This treatment is not universally welcome. One Brazilian resident, whose daughter was killed by one such prisoner, wonders how the murderer is allowed to enter the jungle to drink sacred medicine. The bigger question here involves the role prisons play in society: punishment or rehabilitation?
This question is particularly pertinent in the United States, which holds more prisoners than any other nation. While no one is advocating that prison should be pleasurable, some view it as an opportunity to prepare inmates for reintegration into society. Many facilities accomplish the opposite:
Prisoners in supermax units experience extremely high levels of anxiety and other negative emotions. When released—often without any “decompression” period in lower-security facilities—they have few of the social or occupational skills necessary to succeed in the outside world.
Others believe prison serves one purpose: justice. One libertarian argument even states that punishing prisoners is more merciful than trying to rehabilitate them:
Justice requires punishment, punishment must be deserved, and just desert requires a punishment in proportion to the crime committed—neither too much, nor too little. This is far preferable to the senselessly draconian sentences and the perpetual monitoring and post-imprisonment sanctions subject to the whims of a grimly humanitarian state.
The latter argument is more nuanced than that singular quote, though that sentiment does conclude the writer’s overall idea, which boils down to this: Are we trying to help criminals or keep them as far away as possible? Do we turn the other cheek or demand an eye, a head, an entire body for an eye? The prison system is broken. Do we want to try to fix it, or let it continue on the corporatized retributive path it’s been leading for decades?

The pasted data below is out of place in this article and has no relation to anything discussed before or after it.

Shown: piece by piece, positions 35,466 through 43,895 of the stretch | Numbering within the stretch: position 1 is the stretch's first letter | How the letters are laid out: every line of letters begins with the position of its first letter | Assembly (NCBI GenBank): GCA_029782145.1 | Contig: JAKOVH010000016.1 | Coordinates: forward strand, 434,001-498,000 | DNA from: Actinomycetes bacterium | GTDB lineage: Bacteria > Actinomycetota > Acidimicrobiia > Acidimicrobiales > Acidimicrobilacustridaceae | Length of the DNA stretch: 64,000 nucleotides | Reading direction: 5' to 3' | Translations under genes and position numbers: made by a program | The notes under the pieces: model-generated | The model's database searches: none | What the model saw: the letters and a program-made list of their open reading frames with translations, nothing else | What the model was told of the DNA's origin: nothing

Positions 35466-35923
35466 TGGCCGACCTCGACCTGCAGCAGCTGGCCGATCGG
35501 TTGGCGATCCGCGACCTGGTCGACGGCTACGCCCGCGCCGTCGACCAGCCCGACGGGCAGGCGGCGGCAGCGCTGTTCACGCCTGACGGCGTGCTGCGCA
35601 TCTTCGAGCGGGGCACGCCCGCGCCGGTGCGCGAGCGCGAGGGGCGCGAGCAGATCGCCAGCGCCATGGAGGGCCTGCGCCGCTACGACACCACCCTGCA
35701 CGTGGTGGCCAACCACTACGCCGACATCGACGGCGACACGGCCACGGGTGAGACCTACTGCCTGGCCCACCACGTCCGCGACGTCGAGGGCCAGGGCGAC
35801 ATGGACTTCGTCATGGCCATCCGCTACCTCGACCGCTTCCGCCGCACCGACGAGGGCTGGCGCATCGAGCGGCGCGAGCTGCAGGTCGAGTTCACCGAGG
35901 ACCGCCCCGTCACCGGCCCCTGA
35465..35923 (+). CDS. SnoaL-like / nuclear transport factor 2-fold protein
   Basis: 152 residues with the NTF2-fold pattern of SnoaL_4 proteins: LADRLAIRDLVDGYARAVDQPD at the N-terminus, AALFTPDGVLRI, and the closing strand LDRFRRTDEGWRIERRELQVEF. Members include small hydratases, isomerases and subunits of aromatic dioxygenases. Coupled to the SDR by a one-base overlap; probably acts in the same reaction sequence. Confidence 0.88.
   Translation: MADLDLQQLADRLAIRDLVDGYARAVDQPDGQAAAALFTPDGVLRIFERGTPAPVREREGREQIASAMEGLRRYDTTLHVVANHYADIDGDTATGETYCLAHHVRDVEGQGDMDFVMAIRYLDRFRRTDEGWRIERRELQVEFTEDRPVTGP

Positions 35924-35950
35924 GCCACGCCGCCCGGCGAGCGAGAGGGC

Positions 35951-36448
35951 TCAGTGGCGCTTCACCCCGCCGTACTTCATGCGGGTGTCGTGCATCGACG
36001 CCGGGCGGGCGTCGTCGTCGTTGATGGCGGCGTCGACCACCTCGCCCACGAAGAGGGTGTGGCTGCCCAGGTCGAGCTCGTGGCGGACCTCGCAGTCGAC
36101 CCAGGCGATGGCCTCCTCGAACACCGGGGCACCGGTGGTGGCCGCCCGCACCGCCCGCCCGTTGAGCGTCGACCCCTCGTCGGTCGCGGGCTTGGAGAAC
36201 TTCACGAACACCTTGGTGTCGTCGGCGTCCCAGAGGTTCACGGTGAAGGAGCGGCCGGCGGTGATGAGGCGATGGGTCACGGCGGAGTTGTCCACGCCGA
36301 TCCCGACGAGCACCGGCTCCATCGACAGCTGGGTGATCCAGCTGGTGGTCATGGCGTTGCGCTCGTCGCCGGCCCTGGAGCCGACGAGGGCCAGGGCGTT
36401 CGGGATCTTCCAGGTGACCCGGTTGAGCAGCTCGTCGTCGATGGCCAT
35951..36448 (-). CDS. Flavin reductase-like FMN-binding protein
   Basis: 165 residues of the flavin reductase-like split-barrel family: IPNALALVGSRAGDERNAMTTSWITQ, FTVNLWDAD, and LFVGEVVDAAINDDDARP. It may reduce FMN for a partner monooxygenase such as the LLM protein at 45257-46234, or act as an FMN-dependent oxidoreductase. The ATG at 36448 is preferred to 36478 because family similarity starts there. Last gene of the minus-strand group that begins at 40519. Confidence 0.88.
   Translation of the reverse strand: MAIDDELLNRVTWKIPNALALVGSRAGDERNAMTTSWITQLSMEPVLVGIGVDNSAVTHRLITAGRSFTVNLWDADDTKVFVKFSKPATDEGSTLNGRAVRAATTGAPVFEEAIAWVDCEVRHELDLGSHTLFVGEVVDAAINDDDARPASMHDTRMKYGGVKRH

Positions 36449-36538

At least in terms of ayahasuca, I can respond thus: on the three occasions I’ve sat for ceremony I’ve left recharged, reflective, and grateful. Though the most intense psychoactive experiences I’ve had—more so than psilocybin, LSD, MDMA, mescaline, and peyote—I never felt anxious. The ceremony provides an opportunity to reflect over your life; if you don’t like what’s simmering below the surface, chances are the ritual might result in existential duress.
But coming to terms with what’s inside of you is more transformative than ignoring it, which is, from my studies, conversations, and experiences, the true power of ayahuasca. That this brew might help alter the course of a life gone astray is enough incentive to integrate it into the prison population. The medicine is social, spiritual, and therapeutic, but most importantly, it provides a human approach to aiding others. If the science continues leading in this direction, we should follow it.
Derek is the author of Whole Motion: Training Your Brain and Body For Optimal Health. Based in Los Angeles, he is working on a new book about spiritual consumerism. Stay in touch on Facebook and Twitter.
Here's what Israel Guillen learned about life by studying 8 hours a day during his 22-year prison sentence.